US & Canada

Trump: Obamacare repeal and replace to go 'simultaneously'

A medical professional stands near a patient. Image copyright Getty Images
Image caption More than 11.5 million Americans have signed up for plans in this open-enrollment period

President-elect Donald Trump has said he plans to repeal and replace the Affordable Care Act (ACA) as soon as his health secretary pick is confirmed.

In his first news conference since July, Mr Trump said he would submit a plan to repeal and replace the 2010 law "essentially simultaneously".

Senate Republicans have started a process to repeal parts of the law.

They voted 51-48 overnight to instruct key committees to draft the corresponding legislation.

But there seems little consensus on what would replace Obamacare.

Mr Trump's remarks clash with congressional Republicans' plan to repeal the law, but delay the process to pass legislation on a substitute for up to three years.

The president-elect said he would like to see President Barack Obama's signature healthcare law, also known as Obamacare, repealed and replaced "probably the same day, could be the same hour".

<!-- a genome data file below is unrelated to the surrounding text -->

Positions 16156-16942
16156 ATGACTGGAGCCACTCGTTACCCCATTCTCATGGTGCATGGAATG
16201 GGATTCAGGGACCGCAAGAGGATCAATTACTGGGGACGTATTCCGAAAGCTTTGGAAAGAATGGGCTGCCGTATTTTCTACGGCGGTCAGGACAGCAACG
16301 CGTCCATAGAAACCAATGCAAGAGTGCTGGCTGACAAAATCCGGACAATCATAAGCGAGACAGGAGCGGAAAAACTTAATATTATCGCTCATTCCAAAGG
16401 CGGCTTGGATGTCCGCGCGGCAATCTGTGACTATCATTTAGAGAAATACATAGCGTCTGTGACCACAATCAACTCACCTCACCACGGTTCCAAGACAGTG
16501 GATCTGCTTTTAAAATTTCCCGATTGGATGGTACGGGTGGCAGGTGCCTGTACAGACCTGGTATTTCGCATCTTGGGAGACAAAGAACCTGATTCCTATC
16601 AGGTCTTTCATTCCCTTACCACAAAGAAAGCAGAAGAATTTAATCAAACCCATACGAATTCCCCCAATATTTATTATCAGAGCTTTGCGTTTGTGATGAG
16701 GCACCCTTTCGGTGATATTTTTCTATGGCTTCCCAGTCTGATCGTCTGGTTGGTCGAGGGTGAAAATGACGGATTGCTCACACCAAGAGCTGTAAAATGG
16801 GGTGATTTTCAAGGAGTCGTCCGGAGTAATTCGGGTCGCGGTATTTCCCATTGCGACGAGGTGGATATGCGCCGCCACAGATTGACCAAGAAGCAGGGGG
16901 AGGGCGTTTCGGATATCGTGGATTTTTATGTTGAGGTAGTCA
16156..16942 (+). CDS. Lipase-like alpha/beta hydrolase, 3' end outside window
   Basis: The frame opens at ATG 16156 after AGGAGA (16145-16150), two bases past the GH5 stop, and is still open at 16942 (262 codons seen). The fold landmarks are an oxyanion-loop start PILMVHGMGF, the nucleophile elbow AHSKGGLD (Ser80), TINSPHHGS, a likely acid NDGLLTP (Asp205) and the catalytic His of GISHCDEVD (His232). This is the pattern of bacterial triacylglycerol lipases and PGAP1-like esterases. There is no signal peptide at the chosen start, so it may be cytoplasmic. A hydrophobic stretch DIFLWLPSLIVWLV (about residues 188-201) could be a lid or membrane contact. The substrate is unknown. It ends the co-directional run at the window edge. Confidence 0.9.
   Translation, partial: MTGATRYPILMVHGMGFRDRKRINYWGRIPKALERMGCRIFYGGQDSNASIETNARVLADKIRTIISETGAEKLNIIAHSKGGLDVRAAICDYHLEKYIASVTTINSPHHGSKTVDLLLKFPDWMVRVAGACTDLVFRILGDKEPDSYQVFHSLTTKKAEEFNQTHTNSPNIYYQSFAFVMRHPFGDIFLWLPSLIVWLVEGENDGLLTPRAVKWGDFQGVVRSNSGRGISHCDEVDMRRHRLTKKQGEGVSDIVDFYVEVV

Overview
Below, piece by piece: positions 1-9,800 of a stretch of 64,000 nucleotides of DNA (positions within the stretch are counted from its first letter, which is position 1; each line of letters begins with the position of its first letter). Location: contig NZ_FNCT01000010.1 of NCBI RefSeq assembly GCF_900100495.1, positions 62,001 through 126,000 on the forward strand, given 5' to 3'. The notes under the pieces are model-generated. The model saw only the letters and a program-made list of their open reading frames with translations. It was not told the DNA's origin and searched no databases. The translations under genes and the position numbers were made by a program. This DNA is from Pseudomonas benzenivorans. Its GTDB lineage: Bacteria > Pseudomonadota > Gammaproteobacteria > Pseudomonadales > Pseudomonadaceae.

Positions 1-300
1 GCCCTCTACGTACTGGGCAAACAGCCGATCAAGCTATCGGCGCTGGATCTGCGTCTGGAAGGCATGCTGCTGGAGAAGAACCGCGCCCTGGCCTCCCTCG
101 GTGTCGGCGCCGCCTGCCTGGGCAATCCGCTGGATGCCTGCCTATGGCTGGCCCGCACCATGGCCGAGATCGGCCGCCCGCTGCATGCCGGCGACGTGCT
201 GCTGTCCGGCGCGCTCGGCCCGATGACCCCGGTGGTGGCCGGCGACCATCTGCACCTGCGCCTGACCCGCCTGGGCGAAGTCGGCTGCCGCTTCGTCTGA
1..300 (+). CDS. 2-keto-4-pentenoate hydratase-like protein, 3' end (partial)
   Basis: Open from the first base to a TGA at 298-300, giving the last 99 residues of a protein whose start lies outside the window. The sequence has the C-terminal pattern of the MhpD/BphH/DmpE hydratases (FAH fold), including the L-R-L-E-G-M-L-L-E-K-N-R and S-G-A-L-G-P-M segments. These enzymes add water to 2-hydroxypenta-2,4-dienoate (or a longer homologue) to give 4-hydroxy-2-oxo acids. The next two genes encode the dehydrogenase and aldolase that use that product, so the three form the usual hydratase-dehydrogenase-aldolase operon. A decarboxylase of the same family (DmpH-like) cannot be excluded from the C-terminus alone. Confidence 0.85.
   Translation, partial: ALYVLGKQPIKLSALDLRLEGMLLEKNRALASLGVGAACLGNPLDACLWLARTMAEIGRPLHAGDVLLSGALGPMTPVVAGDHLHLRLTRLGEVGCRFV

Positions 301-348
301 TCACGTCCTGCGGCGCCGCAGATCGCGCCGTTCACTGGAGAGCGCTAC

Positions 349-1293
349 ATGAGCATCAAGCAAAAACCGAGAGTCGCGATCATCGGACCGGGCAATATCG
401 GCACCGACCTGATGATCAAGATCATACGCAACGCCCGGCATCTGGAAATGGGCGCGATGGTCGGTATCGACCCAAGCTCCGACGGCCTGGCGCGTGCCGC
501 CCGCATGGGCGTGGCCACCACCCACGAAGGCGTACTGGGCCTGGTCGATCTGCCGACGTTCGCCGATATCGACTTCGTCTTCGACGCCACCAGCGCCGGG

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Media captionWhat do Americans think of Obamacare today?

He insisted his administration would have a plan in place as soon as Representative Tom Price, his nominee for Health and Human Services Secretary, is confirmed.

Mr Price's hearings are due to begin next week.

Mr Trump did not offer any details on his vision to replace the healthcare law, but argued it was "imploding" and Republicans would do "a tremendous service" for Democrats by replacing it.

He added his plan would be "far less expensive and far better".

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Media captionResidents of Kentucky, one of the unhealthiest states in America, talk to the BBC about their hopes and concerns about Obamacare

Republicans plan to dismantle Obamacare through a budget reconciliation bill.

"We must act quickly to bring relief to the American people," said Senate Majority Leader Mitch McConnell.

The US Chamber of Commerce, which is the country's largest business lobby group, warned on Wednesday it could be a mistake to quickly repeal Obamacare without developing a replacement insurance plan.

A day earlier, the Health and Human Services Department said more than 11.5 million Americans had signed up for plans in this open-enrolment period, the highest such figure in the bill's history.

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